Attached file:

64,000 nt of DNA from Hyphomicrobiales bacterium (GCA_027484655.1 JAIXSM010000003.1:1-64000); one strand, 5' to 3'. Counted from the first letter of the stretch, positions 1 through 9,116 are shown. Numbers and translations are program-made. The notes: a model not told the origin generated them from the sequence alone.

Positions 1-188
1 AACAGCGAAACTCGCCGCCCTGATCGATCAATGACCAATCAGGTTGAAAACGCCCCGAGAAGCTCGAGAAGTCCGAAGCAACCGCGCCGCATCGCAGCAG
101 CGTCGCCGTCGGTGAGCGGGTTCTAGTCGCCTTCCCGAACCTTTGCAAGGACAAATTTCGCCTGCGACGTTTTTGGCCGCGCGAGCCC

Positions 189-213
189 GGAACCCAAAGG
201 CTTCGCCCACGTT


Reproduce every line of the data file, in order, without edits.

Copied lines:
64,000 nt of DNA from Hyphomicrobiales bacterium (GCA_027484655.1 JAIXSM010000003.1:1-64000); one strand, 5' to 3'. Counted from the first letter of the stretch, positions 1 through 9,116 are shown. Numbers and translations are program-made. The notes: a model not told the origin generated them from the sequence alone.

Positions 1-188
1 AACAGCGAAACTCGCCGCCCTGATCGATCAATGACCAATCAGGTTGAAAACGCCCCGAGAAGCTCGAGAAGTCCGAAGCAACCGCGCCGCATCGCAGCAG
101 CGTCGCCGTCGGTGAGCGGGTTCTAGTCGCCTTCCCGAACCTTTGCAAGGACAAATTTCGCCTGCGACGTTTTTGGCCGCGCGAGCCC

Positions 189-213
189 GGAACCCAAAGG
201 CTTCGCCCACGTT